My name’s Dyfrig and I have a confession – I don’t really like the The Beatles. Don’t get me wrong, I can appreciate a lot of what they’ve done. Helter Skelter sounds so vital that it could’ve been recorded yesterday and Blackbird is beautiful in any era. They paved the way for 90% of the music that I like. But that’s the problem. The bands I love all took their ideas and developed them further. I’m an anachronistic so and so.
But weirdly enough I’ve never had that issue with The Kinks. I love the edginess of the guitar in All Day and All of the Night, complete with the discordant guitar solo that’s turned up to 11. Lola still strikes me as a massively brave song to have written. We’ve since begun a new millennium, and writing about an experience with a transvestite just isn’t something that happens in pop music.
So it was a lovely surprise to find that Ray Davies was playing a set at Jazzaldia. It’s not every day you get to check out a living legend right, especially for free?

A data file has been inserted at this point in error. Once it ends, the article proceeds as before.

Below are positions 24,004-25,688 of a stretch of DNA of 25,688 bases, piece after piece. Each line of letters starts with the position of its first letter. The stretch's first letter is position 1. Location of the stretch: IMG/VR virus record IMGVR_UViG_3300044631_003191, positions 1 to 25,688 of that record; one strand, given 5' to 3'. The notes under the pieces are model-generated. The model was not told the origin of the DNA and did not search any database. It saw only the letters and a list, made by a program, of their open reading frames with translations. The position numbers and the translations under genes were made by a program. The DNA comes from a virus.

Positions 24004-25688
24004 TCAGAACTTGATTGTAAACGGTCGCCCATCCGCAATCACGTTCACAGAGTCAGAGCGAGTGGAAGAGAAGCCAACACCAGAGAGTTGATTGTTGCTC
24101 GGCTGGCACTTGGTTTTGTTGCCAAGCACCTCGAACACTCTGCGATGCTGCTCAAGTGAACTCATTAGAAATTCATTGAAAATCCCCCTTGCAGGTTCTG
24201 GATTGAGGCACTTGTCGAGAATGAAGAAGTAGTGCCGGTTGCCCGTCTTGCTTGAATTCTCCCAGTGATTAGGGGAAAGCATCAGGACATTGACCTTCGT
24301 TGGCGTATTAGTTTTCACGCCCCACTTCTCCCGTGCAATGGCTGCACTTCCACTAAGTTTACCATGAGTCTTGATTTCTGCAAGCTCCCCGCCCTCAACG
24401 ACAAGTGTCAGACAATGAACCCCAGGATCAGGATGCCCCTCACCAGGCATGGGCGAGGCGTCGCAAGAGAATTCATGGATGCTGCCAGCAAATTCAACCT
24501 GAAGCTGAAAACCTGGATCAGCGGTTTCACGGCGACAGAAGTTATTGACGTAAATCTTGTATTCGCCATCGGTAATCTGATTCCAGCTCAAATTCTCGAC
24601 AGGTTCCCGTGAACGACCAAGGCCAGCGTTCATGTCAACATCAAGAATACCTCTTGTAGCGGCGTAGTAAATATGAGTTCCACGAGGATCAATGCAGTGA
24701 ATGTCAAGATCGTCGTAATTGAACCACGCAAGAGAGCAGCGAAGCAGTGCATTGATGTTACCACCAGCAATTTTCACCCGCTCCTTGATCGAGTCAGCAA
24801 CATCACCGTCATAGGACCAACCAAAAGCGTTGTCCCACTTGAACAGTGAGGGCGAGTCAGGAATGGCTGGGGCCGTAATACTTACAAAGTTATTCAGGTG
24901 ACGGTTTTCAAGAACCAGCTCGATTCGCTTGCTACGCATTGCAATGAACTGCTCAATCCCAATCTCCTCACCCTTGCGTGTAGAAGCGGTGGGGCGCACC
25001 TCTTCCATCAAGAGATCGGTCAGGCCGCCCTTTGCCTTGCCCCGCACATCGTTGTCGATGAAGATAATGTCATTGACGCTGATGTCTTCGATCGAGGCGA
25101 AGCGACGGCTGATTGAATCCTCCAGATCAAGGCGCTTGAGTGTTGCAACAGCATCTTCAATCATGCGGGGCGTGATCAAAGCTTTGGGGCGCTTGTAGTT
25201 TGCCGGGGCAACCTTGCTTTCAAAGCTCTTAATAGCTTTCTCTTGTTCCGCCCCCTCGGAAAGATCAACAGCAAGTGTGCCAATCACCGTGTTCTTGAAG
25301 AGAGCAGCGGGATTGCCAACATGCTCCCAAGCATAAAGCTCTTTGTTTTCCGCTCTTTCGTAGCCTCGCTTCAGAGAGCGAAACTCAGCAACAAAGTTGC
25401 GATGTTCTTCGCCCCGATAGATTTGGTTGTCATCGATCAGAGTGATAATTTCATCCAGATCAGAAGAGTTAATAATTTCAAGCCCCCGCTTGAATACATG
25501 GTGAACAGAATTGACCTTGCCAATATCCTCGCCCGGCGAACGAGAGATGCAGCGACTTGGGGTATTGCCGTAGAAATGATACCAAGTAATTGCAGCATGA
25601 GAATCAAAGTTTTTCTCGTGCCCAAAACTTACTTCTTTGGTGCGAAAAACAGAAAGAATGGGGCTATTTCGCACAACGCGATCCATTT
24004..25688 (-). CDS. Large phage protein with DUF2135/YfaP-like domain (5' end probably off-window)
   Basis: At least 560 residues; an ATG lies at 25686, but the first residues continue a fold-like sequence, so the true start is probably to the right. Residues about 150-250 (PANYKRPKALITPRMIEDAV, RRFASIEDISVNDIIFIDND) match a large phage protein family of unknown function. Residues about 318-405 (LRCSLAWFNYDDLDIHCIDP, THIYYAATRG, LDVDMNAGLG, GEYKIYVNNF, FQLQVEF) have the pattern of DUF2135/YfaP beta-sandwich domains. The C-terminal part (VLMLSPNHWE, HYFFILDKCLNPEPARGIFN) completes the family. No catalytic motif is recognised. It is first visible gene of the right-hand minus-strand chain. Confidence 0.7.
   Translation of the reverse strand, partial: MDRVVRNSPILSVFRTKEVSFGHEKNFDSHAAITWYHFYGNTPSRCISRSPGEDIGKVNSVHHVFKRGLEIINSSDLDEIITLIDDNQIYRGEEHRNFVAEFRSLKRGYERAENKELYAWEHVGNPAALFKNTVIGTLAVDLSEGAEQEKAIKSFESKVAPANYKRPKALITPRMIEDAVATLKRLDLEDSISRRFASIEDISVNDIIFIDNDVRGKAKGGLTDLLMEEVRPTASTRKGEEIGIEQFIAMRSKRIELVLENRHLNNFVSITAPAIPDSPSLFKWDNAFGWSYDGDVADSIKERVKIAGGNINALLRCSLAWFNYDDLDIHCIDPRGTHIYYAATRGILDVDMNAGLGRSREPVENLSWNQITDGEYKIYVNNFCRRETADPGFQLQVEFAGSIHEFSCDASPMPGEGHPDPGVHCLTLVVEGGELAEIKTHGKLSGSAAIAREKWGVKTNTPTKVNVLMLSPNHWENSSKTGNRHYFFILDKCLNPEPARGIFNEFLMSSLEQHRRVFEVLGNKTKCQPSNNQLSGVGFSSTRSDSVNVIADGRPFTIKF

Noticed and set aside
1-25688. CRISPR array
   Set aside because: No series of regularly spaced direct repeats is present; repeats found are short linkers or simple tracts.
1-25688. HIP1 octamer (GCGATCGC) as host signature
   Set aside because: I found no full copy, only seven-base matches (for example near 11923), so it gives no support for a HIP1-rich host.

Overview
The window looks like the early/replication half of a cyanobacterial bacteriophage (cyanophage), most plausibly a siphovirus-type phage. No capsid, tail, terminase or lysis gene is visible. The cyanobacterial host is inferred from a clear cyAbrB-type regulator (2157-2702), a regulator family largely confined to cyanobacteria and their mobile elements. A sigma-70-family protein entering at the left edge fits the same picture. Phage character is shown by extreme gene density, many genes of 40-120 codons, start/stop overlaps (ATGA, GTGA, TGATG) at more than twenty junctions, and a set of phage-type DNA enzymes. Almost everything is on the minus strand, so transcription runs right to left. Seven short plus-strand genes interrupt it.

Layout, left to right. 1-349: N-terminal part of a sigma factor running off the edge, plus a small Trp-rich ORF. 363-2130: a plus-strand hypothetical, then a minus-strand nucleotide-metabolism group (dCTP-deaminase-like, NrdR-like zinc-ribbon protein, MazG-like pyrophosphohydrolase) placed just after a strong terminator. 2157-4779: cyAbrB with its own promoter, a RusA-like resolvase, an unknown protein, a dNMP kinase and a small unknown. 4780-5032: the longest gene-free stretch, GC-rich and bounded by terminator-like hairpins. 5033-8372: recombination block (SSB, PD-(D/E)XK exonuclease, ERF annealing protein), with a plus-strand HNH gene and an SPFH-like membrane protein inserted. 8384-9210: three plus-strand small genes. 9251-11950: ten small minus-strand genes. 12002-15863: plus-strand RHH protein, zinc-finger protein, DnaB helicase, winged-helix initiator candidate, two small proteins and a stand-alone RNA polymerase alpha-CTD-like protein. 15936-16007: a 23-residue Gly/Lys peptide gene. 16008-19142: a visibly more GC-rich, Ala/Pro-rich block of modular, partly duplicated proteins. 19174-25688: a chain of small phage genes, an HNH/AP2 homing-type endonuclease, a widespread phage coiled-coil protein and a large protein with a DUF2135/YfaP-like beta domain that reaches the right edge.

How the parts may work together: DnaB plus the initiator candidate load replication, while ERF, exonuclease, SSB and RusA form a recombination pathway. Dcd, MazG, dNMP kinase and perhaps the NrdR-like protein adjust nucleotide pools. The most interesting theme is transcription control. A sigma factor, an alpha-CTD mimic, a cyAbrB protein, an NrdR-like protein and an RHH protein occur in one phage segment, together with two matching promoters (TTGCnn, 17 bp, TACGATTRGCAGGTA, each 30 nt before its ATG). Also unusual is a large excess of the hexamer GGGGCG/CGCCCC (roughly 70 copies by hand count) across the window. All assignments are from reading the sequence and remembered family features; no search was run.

My first impression was that Ray’s voice is no longer supple enough to do justice to the youthful vigour of the early Kinks material. His is by no means the only voice that’s been affected by age (Bob Dylan’s modern day efforts are an acquired taste). I thought Ray might benefit from taking the Johnny Cash route of adapting material to suit his voice, but the blues intro to You Really Got Me is absolutely atrocious.
The whole set is delivered without any between song banter in the native tongue of the audience (Basque or Spanish), and Davies talks about the band en masse rather than individuals, so you never get the sense that the set is a collective effort. Session musicians of the world unite!
Which is all in stark contrast to George Clinton, who shares the spotlight with his bandmates. Harmonies abound in both the vocals and guitar work, all of which is massively impressive. Funkadelic still sounds vital 35 years later, and we’re all treated to a late night funk and soul odyssey.
So whilst I wouldn’t recommend seeing Ray Davies live, the early Kinks stuff is timeless and well worth checking out. But I warn you, stay away from anything of the (Wish I Could Fly Like) Superman era. It might put you off the Kinks forever.